According to Jerry Seinfeld's publicist, the comedian was listening to Coffee Week on Morning Edition and decided he had something to add. So he called up host Steve Inskeep. Here's what he shared, edited for brevity.
Airs Friday, April 26 at 9 p.m. This week on the Caravan we'll have new music from Heather Maloney and One Mile and Hour, a classic by Crosby Stills Nash & Young, and George Thorogood recorded Live in Boston. We'll also have music by Luther Allison, Mavis Staples, and Michael Futreal and during our second hour we take a road trip to Marshall Texas for some street music and then sit down with Texas Native Son Nick Brumley for a little chat and some music in our studios. For our final hour we'll take a walk in The Black Cat's Footsteps. Join us this Friday night at 9 for the Caravan on Red River Radio.
Airs Thursday, April 25 at 8 p.m. The sound of the Hammond B3 organ with a Leslie speaker evolved in mid 20th century America through a range of music genre's that included blues, rock, gospel and most notably, jazz. Many of the finest players on the instrument were jazz musicians and the trail they blazed is still being traveled today. During this hour we'll hear from one of today's masters, Ike Stubblefield, whose original sound on the instrument reflects not only his love for jazz but also the influence of the church, R&B, and his years play with Stevie Wonder and Marvin Gaye. He'll be joined for this concert by his trio and Marcus Printup on Trumpet and Wycliff Gordon on Trombone.
From NPR News, this is ALL THINGS CONSIDERED. I'm Robert Siegel.
AUDIE CORNISH, HOST:
And I'm Audie Cornish. Has the so-called red line been crossed in Syria? Today, the Obama administration said it believes the Syrian regime has used chemical weapons and, as President Obama has said in the past, that is a red line that would trigger serious consequences. But as NPR's Mara Liasson reports, the administration says it still has to evaluate the evidence and decide what actions to take.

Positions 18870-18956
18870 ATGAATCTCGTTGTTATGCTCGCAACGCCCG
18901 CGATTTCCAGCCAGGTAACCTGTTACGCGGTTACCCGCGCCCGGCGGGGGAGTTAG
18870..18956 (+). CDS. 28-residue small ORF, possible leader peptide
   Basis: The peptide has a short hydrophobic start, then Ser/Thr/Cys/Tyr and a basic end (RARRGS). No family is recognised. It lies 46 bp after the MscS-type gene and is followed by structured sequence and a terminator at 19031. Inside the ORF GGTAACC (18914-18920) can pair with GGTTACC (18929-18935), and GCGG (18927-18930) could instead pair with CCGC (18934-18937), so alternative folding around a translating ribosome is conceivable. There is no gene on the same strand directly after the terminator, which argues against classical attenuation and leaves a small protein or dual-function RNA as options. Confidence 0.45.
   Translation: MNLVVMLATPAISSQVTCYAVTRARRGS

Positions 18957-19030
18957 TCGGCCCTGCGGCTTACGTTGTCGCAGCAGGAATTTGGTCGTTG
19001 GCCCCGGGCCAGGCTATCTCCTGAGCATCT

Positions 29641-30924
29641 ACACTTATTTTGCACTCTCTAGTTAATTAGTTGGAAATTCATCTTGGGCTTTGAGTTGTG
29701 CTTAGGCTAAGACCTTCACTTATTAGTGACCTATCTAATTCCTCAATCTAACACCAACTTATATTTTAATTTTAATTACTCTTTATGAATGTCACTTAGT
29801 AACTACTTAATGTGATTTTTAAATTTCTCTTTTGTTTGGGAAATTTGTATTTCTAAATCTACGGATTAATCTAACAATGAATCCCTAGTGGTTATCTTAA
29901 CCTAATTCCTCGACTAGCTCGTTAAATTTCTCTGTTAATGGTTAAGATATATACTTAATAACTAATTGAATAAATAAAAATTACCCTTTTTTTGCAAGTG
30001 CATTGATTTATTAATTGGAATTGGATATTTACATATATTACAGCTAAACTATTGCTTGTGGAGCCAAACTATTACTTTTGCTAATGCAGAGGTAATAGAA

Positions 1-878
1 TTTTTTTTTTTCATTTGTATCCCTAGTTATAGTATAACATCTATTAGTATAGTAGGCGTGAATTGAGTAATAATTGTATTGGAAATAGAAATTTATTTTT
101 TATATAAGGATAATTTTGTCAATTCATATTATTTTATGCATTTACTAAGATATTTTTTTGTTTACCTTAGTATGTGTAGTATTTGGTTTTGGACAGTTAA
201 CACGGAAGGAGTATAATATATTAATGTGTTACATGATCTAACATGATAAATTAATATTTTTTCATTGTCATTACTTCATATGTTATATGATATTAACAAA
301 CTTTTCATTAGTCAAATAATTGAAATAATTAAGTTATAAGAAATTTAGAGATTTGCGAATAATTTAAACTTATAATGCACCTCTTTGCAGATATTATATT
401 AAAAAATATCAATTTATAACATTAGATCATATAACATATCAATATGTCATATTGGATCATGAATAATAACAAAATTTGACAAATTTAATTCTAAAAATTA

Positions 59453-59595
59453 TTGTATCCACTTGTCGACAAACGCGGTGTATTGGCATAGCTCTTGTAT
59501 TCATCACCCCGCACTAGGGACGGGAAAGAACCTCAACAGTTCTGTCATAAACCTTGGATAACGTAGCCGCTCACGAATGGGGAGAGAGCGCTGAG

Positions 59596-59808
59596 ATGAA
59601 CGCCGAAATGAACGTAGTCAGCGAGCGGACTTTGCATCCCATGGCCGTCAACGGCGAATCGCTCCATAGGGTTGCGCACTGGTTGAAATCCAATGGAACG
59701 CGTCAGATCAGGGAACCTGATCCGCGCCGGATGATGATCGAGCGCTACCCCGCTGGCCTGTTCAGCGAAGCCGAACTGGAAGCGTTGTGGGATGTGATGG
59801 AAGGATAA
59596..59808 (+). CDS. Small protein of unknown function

Dad Country is the ersatz debut of Jonny Fritz, but it's actually his third album: He recorded the first two under the name Jonny Corndawg. I enjoyed his 2011 album Down on the Bikini Line, but it's so much slighter, so much sillier and more risqué, that at first I didn't connect the two. From the new album's first seconds, Jonny Fritz sounds more intense and pained.
New York City is notoriously crowded, and it's only getting more so. The city estimates it will have 1 million more people by the year 2030, many of them single. Where to place all these newcomers is a major challenge.
Mayor Mike Bloomberg has announced plans to put up an experimental building of micro-apartments that could be replicated throughout the city. And the Museum of the City of New York is looking at ways to make better use of the city's housing stock.
A small church in Santa Fe, N.M., has grown up around a unique sacrament. Twice a month, the congregation meets in a ritualized setting to drink Brazilian huasca tea, which has psychoactive properties said to produce a trance-like state.
The Supreme Court confirmed the UDV church's right to exist in 2006. The church doesn't seek new members and prefers to keep a low profile. It did, however, agree for the first time to open up to a journalist.
Consumer advocates call them "debt" traps. The banks that offer them call them direct-deposit advances and describe them as available funds for short-term emergencies.
But the cash advances have many of the negative characteristics of payday loans. And on Thursday, U.S. bank regulators took a step toward protecting consumers from the risks they pose. The regulators proposed standards for "deposit-advance products."
Longtime Democratic Sen. Max Baucus of Montana announced this week that he would not seek re-election next year, ending four decades in Congress and leaving as chairman of the powerful Senate Finance Committee.
NPR's Robert Siegel spoke with Baucus Thursday about his recent vote against expanded gun background checks, his role in negotiations over President Obama's health care legislation, efforts to remake tax policy, and the legions of his former staffers now populating lobbying shops.